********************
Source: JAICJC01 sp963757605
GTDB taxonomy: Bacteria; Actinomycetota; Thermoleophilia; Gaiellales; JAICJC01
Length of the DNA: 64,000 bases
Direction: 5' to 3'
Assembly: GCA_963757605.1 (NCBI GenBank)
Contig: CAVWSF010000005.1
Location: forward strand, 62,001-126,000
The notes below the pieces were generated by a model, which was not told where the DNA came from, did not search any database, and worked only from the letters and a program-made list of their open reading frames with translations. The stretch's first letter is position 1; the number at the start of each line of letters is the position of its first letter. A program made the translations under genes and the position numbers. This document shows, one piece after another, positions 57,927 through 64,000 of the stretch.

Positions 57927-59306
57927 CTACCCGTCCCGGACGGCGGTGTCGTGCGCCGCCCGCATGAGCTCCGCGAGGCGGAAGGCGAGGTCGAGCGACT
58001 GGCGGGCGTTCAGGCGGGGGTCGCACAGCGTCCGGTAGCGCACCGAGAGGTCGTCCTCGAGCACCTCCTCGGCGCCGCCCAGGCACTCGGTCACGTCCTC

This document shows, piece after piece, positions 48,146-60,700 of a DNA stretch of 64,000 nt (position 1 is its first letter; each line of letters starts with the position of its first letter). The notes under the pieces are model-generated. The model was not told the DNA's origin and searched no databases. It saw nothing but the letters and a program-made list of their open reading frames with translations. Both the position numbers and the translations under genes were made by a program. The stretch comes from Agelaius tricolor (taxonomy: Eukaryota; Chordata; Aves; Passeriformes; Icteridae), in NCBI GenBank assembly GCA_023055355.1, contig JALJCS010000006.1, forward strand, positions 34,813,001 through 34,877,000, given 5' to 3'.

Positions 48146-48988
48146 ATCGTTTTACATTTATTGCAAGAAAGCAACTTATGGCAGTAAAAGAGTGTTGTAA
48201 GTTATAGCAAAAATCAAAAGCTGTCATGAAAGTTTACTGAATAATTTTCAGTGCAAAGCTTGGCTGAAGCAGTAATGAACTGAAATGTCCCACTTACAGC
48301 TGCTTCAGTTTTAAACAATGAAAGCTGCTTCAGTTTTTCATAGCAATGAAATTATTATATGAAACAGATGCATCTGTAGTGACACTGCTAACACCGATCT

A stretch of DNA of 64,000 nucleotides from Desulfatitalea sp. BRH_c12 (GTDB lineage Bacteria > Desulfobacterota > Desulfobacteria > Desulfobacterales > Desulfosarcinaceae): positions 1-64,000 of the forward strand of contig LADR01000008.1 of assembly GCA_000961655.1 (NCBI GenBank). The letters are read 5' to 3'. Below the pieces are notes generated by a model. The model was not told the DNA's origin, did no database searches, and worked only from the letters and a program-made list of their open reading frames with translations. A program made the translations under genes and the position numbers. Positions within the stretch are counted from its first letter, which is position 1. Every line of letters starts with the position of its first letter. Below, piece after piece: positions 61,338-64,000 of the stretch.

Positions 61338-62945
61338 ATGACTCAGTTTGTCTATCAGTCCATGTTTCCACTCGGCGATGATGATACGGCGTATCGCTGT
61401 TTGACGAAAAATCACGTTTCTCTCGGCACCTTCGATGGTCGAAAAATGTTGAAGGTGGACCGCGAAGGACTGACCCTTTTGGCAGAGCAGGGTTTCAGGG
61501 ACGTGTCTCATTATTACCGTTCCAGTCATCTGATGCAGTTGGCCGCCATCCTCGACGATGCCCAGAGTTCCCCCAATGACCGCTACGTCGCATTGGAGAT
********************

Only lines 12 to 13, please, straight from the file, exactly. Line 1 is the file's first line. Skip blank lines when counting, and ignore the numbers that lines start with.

This document shows, piece after piece, positions 48,146-60,700 of a DNA stretch of 64,000 nt (position 1 is its first letter; each line of letters starts with the position of its first letter). The notes under the pieces are model-generated. The model was not told the DNA's origin and searched no databases. It saw nothing but the letters and a program-made list of their open reading frames with translations. Both the position numbers and the translations under genes were made by a program. The stretch comes from Agelaius tricolor (taxonomy: Eukaryota; Chordata; Aves; Passeriformes; Icteridae), in NCBI GenBank assembly GCA_023055355.1, contig JALJCS010000006.1, forward strand, positions 34,813,001 through 34,877,000, given 5' to 3'.

Positions 48146-48988